The Household Support Fund will be available to households in the UK and will be distributed by local councils. It comes as the furlough scheme officially ends today, September 30, with over a million people still on the scheme expecting to either return to work or be out of a job by the end of today.
The fund will be issued in small grants to help meet daily living costs, such as food, clothing, and utilities.
Thérèse Coffey, Secretary of State for Work and Pensions, said: “Over the last year, we have helped millions of people provide for their families.
“Many are now back on their feet but we know that some may still need further support.
“Our targeted Household Support Fund is here to help those vulnerable households with essential costs as we push through the last stages of our recovery from the pandemic.”
Chancellor Rishi Sunak said: “Everyone should be able to afford the essentials, and we are committed to ensuring that is the case.
“Our new Household Support Fund will provide a lifeline for those at risk of struggling to keep up with their bills over the winter, adding to the support the government is already providing to help people with the cost of living.”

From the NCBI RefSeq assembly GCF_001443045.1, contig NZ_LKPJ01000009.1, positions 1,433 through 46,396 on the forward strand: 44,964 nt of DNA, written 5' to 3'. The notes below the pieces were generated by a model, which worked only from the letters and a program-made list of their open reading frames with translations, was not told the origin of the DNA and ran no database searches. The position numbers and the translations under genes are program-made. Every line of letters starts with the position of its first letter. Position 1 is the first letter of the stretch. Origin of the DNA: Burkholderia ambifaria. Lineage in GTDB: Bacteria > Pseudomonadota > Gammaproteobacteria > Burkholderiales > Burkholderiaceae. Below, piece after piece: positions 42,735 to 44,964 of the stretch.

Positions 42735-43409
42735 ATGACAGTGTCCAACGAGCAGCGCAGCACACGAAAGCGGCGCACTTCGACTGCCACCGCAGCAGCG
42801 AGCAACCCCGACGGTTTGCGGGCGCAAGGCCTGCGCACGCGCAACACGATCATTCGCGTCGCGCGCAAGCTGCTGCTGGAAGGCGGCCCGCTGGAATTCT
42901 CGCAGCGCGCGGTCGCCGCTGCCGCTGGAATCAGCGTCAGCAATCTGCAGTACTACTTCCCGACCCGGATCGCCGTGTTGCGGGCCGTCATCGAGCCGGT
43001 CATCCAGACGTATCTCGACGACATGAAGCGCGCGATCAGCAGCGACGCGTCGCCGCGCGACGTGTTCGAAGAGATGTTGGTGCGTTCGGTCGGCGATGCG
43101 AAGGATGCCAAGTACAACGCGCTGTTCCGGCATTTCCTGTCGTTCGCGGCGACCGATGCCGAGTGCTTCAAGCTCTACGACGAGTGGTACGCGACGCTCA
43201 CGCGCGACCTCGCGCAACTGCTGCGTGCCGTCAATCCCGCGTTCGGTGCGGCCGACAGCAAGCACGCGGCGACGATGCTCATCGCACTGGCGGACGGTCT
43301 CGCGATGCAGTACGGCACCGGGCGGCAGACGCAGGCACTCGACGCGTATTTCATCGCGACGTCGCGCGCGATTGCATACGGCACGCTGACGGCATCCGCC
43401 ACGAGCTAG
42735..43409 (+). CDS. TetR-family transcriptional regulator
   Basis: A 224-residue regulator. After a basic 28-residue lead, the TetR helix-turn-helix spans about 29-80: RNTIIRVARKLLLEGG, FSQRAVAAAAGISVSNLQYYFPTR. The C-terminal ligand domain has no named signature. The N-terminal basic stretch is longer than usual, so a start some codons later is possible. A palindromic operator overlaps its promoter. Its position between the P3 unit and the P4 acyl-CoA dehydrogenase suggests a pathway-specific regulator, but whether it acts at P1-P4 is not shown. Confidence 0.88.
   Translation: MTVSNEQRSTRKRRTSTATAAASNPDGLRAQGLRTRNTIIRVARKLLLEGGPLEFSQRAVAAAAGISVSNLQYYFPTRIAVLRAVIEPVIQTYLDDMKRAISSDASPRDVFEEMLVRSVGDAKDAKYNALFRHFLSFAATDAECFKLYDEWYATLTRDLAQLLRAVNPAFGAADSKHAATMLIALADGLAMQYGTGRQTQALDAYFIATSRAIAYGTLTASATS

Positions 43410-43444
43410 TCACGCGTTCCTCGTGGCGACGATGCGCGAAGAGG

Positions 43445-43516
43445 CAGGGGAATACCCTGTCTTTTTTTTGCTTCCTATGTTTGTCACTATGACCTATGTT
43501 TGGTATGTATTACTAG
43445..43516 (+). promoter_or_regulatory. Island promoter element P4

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Fidelity International’s investment director, Maike Currie, told the BBC that “no-one really knows what is next” as furlough comes to an end.
They said: “I think what we can be certain of is that we’ll see under-employment, where employees return to work but possibly not on a full-time basis and that they might need to supplement their income.”
It also comes as news of gas shortages spark rising energy costs and a crisis in the sector, with multiple suppliers going bust in recent weeks.
Natural gas prices have soared to record highs in Europe because of tight supplies ahead of winter after unusually cold temperatures last season.
In August alone, they rose by more than 70 percent, forcing some of the UK’s smaller energy suppliers out of business.
Though storage would usually be refilled during summer months when demand is slow, it has not happened at its normal pace in 2021.
Lower solar and wind output is another reason for the shortages of energy.
The UK and Europe has been phasing out coal plants in recent years, and less windy weather in recent weeks has lowered their contribution to the grid, resulting in unprecedented demand for natural gas.